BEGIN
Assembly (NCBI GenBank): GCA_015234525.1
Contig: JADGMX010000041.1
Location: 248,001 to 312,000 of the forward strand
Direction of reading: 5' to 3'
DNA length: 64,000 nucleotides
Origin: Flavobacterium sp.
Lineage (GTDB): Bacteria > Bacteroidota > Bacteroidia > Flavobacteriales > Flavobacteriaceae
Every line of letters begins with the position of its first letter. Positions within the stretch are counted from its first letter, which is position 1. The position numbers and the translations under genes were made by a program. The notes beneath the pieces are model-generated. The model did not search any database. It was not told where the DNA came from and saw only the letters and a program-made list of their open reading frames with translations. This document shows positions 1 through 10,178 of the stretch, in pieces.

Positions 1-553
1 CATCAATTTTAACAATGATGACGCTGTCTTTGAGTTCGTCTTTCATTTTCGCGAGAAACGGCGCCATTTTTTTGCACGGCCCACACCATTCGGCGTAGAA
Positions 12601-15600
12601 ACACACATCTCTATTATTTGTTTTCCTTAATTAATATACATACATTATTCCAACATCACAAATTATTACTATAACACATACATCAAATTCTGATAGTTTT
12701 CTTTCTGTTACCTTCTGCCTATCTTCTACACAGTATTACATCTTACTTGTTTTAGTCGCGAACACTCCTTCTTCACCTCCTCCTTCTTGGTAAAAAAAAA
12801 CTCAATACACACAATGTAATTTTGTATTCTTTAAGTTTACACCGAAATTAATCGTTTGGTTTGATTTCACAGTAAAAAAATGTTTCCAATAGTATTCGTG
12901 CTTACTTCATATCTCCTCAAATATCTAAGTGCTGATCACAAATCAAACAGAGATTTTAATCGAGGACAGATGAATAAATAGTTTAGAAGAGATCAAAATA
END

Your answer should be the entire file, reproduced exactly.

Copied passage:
Assembly (NCBI GenBank): GCA_015234525.1
Contig: JADGMX010000041.1
Location: 248,001 to 312,000 of the forward strand
Direction of reading: 5' to 3'
DNA length: 64,000 nucleotides
Origin: Flavobacterium sp.
Lineage (GTDB): Bacteria > Bacteroidota > Bacteroidia > Flavobacteriales > Flavobacteriaceae
Every line of letters begins with the position of its first letter. Positions within the stretch are counted from its first letter, which is position 1. The position numbers and the translations under genes were made by a program. The notes beneath the pieces are model-generated. The model did not search any database. It was not told where the DNA came from and saw only the letters and a program-made list of their open reading frames with translations. This document shows positions 1 through 10,178 of the stretch, in pieces.

Positions 1-553
1 CATCAATTTTAACAATGATGACGCTGTCTTTGAGTTCGTCTTTCATTTTCGCGAGAAACGGCGCCATTTTTTTGCACGGCCCACACCATTCGGCGTAGAA
Positions 12601-15600
12601 ACACACATCTCTATTATTTGTTTTCCTTAATTAATATACATACATTATTCCAACATCACAAATTATTACTATAACACATACATCAAATTCTGATAGTTTT
12701 CTTTCTGTTACCTTCTGCCTATCTTCTACACAGTATTACATCTTACTTGTTTTAGTCGCGAACACTCCTTCTTCACCTCCTCCTTCTTGGTAAAAAAAAA
12801 CTCAATACACACAATGTAATTTTGTATTCTTTAAGTTTACACCGAAATTAATCGTTTGGTTTGATTTCACAGTAAAAAAATGTTTCCAATAGTATTCGTG
12901 CTTACTTCATATCTCCTCAAATATCTAAGTGCTGATCACAAATCAAACAGAGATTTTAATCGAGGACAGATGAATAAATAGTTTAGAAGAGATCAAAATA